Here’s the link to an article filled with Mary Shelley quotes from Biographile: Between Life and Death: 8 Quotes from Mary Shelley’s Frankenstein. Enjoy!

And if you’re enjoying my blog and its links, please consider purchasing one of my books from Amazon or elsewhere. Thanks.

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I’ll be appearing at HallowRead 2015 in Elllicott City, Maryland on October 23 and 24. Lots of ghostly fun and information for readers and writers alike including panels, workshops, ghost tours, book signings, author chats, a haunted house, and more.

The fine folks of HallowRead have put together a great video promoting the event. Here’s the video link to take a look.

Hope to see you there!

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chizmar author pic Richard Chizmar is the founder and publisher/editor of Cemetery Dance magazine and the Cemetery Dance Publications book imprint. He has edited more than a dozen anthologies, including The Best of Cemetery Dance, Night Visions 10, October Dreams, and the Shivers series. His fiction has appeared in many publications, including Ellery Queen’s Mystery Magazine and The Year’s 25 Finest Crime and Mystery Stories. He has won two World Fantasy Awards, four International Horror Guild Awards, and the HWA’s Board of Trustees Award.

Thanks to author, editor, and publisher, Richard Chizmar, for stopping by and answering a few questions.

VWC: When did you decide you wanted to be an author? What are some of the things you did to reach that goal?

RC: I started writing stories when I was a little kid. Usually war stories or tales of monsters lurking in the shadows. I still have my first “published” book from when I was 10 or 11 – about a lonely snowman who couldn’t melt. It even features my own artwork, which clearly predicted a career that had nothing to do with drawing pictures. But it wasn’t until college that I started writing seriously and submitting for publication. I started selling my stories my senior year at the University of Maryland.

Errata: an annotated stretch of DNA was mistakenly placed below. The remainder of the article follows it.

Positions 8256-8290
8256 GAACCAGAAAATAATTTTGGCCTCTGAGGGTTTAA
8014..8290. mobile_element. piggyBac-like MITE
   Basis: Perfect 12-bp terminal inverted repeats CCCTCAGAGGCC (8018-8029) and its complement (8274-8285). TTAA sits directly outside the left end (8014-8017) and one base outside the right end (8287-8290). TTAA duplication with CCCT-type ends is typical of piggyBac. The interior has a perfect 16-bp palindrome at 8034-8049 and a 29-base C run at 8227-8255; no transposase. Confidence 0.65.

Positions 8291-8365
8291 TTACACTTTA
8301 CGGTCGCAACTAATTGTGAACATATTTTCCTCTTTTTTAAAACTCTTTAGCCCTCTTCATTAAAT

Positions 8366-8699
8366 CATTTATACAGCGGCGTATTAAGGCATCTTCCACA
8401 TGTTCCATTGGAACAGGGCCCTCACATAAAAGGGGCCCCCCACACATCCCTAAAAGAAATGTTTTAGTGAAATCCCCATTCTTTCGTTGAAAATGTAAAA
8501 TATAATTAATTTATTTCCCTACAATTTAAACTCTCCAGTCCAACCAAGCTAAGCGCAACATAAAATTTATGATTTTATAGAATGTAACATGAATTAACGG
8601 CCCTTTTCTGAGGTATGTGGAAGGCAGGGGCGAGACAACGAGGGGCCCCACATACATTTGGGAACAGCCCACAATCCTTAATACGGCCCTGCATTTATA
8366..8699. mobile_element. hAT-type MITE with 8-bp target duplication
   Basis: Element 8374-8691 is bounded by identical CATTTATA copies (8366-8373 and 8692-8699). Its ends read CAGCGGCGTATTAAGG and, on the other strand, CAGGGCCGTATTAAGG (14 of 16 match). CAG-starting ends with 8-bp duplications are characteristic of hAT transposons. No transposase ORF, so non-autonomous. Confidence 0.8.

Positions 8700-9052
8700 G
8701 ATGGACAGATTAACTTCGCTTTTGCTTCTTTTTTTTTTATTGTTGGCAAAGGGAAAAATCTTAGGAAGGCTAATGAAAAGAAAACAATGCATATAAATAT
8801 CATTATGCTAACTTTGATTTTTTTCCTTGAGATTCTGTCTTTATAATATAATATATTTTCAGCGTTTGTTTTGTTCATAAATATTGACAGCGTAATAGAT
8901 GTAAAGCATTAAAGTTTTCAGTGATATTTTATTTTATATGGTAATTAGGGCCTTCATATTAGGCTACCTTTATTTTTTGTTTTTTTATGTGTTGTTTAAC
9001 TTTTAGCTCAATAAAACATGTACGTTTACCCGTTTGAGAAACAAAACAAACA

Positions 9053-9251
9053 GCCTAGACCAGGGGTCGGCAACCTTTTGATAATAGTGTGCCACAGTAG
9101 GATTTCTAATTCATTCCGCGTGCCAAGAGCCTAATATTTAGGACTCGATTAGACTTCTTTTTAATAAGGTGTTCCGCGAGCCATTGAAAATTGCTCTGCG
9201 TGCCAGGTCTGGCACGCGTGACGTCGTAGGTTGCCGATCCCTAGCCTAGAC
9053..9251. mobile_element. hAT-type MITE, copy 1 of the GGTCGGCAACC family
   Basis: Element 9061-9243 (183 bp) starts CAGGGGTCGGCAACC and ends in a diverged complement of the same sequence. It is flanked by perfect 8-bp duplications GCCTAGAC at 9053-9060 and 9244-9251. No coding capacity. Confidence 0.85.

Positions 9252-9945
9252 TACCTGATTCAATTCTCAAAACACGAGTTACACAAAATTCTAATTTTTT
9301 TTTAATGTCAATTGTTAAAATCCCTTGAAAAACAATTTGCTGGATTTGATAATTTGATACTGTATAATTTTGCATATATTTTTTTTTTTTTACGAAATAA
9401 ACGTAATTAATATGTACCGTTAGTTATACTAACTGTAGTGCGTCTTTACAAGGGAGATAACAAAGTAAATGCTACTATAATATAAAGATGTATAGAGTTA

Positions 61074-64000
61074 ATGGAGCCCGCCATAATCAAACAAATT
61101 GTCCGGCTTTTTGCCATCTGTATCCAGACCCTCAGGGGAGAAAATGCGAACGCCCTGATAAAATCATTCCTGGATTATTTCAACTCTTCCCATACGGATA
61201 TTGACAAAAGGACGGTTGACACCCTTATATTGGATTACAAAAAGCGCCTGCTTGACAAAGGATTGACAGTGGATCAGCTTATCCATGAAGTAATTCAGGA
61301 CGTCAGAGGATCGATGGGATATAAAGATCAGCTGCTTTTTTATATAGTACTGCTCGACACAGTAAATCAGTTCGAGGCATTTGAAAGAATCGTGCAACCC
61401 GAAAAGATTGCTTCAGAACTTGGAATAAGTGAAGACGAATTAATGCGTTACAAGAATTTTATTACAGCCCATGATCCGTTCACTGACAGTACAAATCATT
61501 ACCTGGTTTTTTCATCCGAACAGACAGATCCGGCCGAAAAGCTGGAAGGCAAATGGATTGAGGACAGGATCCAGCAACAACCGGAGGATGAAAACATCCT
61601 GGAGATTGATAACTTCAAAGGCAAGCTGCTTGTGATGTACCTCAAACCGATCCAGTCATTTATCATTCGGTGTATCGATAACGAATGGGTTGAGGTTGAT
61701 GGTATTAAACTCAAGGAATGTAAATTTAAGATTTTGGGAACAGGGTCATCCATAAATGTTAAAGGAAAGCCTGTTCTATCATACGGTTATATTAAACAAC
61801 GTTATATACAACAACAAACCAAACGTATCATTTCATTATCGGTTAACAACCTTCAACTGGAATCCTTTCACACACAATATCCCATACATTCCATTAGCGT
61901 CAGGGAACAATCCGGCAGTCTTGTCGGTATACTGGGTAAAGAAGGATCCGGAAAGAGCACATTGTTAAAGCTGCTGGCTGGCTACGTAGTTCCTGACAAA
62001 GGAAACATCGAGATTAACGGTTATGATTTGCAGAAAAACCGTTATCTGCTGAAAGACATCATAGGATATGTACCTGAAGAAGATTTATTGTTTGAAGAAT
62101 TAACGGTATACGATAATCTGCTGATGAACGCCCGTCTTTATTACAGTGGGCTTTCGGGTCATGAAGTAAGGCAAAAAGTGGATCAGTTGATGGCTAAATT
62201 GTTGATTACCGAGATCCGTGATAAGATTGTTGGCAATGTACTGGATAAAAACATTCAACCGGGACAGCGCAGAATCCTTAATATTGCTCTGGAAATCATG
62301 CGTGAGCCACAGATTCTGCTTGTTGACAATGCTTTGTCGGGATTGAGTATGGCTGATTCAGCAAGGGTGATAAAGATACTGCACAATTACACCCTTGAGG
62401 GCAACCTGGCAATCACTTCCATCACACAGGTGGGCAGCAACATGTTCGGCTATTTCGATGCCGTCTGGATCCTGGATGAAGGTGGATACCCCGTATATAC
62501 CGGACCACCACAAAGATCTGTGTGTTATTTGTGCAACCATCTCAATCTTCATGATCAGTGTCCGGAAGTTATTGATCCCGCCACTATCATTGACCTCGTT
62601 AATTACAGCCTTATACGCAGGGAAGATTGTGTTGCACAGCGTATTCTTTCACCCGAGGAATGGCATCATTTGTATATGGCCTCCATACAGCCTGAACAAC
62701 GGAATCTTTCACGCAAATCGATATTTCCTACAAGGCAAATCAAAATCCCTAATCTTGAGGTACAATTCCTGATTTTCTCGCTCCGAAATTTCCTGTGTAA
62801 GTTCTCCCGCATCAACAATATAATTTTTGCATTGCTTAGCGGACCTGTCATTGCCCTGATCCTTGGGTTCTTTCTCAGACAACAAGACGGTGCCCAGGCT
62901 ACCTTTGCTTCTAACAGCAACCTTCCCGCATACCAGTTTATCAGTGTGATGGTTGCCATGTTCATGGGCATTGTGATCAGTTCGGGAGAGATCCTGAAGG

As for things I did to reach that goal…I read everything I could get my hands on and I wrote a lot. That’s the key. Plop your butt down in a chair and do the work. I sent out a lot of stories and received a lot of rejections. But they didn’t discourage me. I looked at them as a sort of badge of honor. Eventually, I started selling stories to small magazines and anthologies. Then, larger, more professional markets. I was twenty-two years old at the time and doing exactly what I felt I was born to do…

VWC: How has your background as a publisher helped you with your career as an author?

jack5.500x8.500.indd RC: Well, it has certainly helped by allowing me to work with many of the genre’s top editors and publishers and agents and authors. I have access to a lot of cool projects that a beginning writer would never be exposed to. But, to be perfectly honest, my job as publisher/editor is probably more responsible than any other factor for me not writing that much for a period of 10-15 years. I was simply too busy building a business and working with other authors on their own books. Something had to take a back seat and unfortunately, it was my own writing time. This is something that I have finally been able to change. I have written more in the past 6-7 months than I have in the past decade, and 2015 should be a banner year for me.

VWC: How did you find a publisher for your first book?

RC: My first book, a short story collection called Midnight Promises, was published way back in 1996 by Gauntlet Press. I knew the publisher, Barry Hoffman, from other projects and he was kind enough to ask me to publish my first collection. Of course, I was thrilled.

VWC: How do you find a publisher for a book now?

RC: Pretty much just like you always have. Usually an author will send a query letter with a short bio and a very short synopsis of the book, asking if the publisher would like to see a complete outline and sample chapters, or if they are very lucky, the full manuscript. If the publisher agrees to read either the samples or full manuscript – and the odds are as tough as ever on this happening – then the waiting game begins. Usually anywhere from a couple months to a couple years before you hear back from them. It’s NOT an easy business, and you better LOVE it if you are going to do it!